automated risk assessment talk at George Washington University

I am looking forward to talking with folks from the Biomedical Informatics Center at George Washington University next week about “Using semantics to scale up evidence-based chemical risk-assessments and the implications to cancer research.”

Current methods used to conduct chemical risk assessments do not scale to recent regulatory changes such as the European Union’s REACH initiative that dramatically increases the number of chemicals to be assessed and the US EPAs trend towards cumulative risk assessments that consider multiple chemicals or combinations of chemical and non-chemical stressors. I will describe an automated approach that uses semantics to identify target outcomes and then captures supporting, refuting, or neutral with respect to the given target. The system scales to 482K abstracts and show that a user’s decision would change for 21 out of the 27 chemicals explored if only the retrieval step was considered instead of the extraction step. I will discuss the implications of this finding to cancer research.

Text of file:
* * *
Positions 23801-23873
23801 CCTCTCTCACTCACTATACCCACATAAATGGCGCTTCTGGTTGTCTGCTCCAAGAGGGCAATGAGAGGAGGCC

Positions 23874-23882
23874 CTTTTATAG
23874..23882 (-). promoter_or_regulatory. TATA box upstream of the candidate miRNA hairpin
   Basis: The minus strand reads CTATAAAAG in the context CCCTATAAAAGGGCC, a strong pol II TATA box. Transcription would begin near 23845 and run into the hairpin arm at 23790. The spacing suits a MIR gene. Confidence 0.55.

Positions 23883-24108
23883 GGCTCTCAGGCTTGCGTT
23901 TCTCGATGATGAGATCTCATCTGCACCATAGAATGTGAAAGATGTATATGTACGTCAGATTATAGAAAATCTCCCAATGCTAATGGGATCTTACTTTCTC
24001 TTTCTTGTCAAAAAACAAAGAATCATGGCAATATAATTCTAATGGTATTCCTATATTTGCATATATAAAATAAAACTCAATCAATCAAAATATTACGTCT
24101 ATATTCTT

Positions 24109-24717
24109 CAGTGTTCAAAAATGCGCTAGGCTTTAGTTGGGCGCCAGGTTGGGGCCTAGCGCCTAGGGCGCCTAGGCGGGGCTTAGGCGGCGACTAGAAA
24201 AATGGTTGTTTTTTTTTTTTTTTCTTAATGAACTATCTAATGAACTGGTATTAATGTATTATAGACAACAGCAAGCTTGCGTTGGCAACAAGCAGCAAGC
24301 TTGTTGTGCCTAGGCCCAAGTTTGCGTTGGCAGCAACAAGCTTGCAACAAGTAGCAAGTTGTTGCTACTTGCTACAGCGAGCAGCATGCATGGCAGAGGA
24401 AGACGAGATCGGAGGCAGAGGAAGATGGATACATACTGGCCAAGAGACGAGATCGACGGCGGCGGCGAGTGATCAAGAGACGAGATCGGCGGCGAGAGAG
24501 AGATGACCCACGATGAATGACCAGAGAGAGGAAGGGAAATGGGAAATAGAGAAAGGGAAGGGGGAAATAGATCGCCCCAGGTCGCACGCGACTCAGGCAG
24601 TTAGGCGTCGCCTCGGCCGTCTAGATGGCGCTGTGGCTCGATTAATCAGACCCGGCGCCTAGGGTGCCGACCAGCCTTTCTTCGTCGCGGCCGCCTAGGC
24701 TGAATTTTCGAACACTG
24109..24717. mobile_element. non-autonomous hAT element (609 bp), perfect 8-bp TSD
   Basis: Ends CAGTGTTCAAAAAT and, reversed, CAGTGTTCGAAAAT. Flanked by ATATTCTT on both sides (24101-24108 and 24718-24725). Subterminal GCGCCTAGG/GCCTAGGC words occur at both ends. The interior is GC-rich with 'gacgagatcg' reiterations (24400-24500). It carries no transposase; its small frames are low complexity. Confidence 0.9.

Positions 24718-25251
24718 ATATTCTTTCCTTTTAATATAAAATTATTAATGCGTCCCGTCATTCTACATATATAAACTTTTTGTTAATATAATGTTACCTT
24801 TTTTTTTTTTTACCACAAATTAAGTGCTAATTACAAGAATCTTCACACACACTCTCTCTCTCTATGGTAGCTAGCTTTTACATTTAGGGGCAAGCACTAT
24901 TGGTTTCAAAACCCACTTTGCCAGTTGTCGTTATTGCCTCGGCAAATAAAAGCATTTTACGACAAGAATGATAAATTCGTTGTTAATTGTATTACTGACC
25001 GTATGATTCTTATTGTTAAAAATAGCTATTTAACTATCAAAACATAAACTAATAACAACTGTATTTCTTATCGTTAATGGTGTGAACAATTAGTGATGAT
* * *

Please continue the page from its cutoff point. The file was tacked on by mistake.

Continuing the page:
This work is based on work with Jodi Flaws. More details can be found